There's a down side to those thrill rides

September 02, 1999|By Kevin Cowherd

LET ME BEGIN by saying that I'm not much of an amusement park guy, mainly because I'm not big on rides, mainly because -- OK, we're getting down to it now -- I don't want to die.

According to a recent story in the newspaper, there were four deaths at amusement parks last week alone. And the average number of deaths at these places is two a year.

Fine, maybe you're some Rambo tough guy and two deaths a year doesn't sound like much to you.

But it sounds like a lot to me, and it would sound even worse if one of those deaths happened to be be my own.

Anyway, the day after reading this cheery article, I went with my two sons -- and my brother-in-law Bill and my three nephews -- to a popular amusement park in central Pennsylvania, where we had our own brush with death.

Well, sort of.

Some of us did, anyway.

There's no point in naming the amusement park we visited that day. Let's call it, oh, Hershey Park.

Actually, I like Hershey Park and had been there several times before, each time, fortunately, without a near-death experience.

Anyway, we began this visit, as always, with the obligatory tour of Chocolate World.

This involves getting on this little ride that goes about 2 miles per hour and it's air-conditioned and you learn all about how they make chocolate as you pass dancing Hershey Kisses and singing Reese's Pieces, and then at the end, they hand you a free Hershey bar.

How could you not love Chocolate World?

To me, Chocolate World is like a night at the Copa. Then again, I don't get out much.

After Chocolate World, we headed to the rides. Bill is not much for rides, either, so we just watched the kids go on one ride after another.

The first few rides were uneventful -- that is, if you consider an incredible series of G-forces slamming your body into your seat and whipping your neck around uneventful.

They went on the Winding Rivers rafting ride and the Wild Mouse mini-coaster and something called Chaos, where you get in this car that whirls around and around and flips over.

Then we came to a ride called Tidal Force.

Before we go any further, let me describe Tidal Force, so you can experience the same sickening feeling in the pit of your stomach that I experienced as I watched people ride this thing.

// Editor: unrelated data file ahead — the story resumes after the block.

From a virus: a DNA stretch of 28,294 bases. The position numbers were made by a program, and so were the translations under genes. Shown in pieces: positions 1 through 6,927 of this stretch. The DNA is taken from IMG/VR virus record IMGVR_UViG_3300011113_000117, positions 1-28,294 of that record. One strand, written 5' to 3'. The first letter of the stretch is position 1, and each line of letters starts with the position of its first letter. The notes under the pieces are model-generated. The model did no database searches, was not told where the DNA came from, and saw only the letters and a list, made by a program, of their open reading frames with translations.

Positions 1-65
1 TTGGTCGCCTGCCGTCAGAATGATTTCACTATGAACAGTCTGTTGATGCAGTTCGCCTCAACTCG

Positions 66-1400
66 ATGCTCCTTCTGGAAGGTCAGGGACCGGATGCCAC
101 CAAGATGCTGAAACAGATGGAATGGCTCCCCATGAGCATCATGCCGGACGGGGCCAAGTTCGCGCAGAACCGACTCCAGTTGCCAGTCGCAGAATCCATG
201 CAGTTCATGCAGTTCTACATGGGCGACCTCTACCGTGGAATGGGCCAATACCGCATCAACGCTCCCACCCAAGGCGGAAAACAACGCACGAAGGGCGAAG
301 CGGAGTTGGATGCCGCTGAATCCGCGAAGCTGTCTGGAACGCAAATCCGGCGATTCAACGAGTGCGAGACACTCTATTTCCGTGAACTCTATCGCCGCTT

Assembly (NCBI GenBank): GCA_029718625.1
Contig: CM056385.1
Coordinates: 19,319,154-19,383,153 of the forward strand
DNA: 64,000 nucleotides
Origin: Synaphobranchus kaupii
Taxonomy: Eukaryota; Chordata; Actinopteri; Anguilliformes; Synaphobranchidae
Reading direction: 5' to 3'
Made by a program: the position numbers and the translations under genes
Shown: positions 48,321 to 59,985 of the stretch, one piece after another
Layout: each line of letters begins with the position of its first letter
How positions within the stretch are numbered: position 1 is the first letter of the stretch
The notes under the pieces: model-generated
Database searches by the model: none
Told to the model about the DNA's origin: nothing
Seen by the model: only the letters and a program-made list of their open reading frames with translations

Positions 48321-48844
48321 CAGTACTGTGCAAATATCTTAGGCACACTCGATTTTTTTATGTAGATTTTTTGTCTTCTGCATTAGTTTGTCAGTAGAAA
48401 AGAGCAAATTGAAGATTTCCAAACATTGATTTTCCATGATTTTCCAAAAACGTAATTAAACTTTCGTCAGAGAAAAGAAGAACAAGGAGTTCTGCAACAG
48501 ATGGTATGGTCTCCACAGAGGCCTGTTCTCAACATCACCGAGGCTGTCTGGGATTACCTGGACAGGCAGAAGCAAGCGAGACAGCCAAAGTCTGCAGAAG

On Tidal Force, you get in this roller-coaster car that slowly takes you up to, I don't know, cloud level.

Then you hurtle down this steep embankment at 200 miles an hour or whatever, screaming in terror, your face contorted hideously with fear.

Then when you get to the bottom, the car plunges into a pool of water that sends a towering plume 80 feet in the air before it comes down and soaks you to the skin.

I know, I know who wouldn't have a swell time doing that?

But for some reason, the boys thought this would be a neat experience, so they jumped in line.

Anyway, the line was fairly long, and it took them 20 minutes to reach the front.

Then, just as they were about to board the next car, an amazing thing happened.

Seconds after the car in front of them departed for the top, it suddenly lurched to a stop and this horrible shrieking sound of metal grinding against metal filled the air.

Sparks flew everywhere.

Smoke billowed from beneath the car.

This, everyone watching agreed, was not a good sign.

Now, here is my thinking on this type of incident:

If I'm waiting in line to go on a ride that will take me a mile in the air and then shoot me back down at 200 miles an hour -- and now I see the car lurch to a grinding stop with sparks flying and smoke billowing, I am pretty much out of there, OK?

I don't care if they have NASA engineers in white lab coats swarming all over that baby -- I'm gone.

To me, this is like getting ready to board a plane and seeing the right engine drop off and shatter on the tarmac.

Are you kidding? I'd be back in the cocktail lounge in five seconds. It's a no-brainer.

But, incredibly, even after the car lurched to a sparking, smoking stop, only a few people left the line (including my kids and their cousins, I'm proud to say.)

Fortunately, the people running the ride had more sense than the people in line did. Because the riders in the car were evacuated, and the ride was quickly shut down.

This was our cue to head back to Chocolate World, where life is sweet, the G-forces are low, and everything makes perfect sense.

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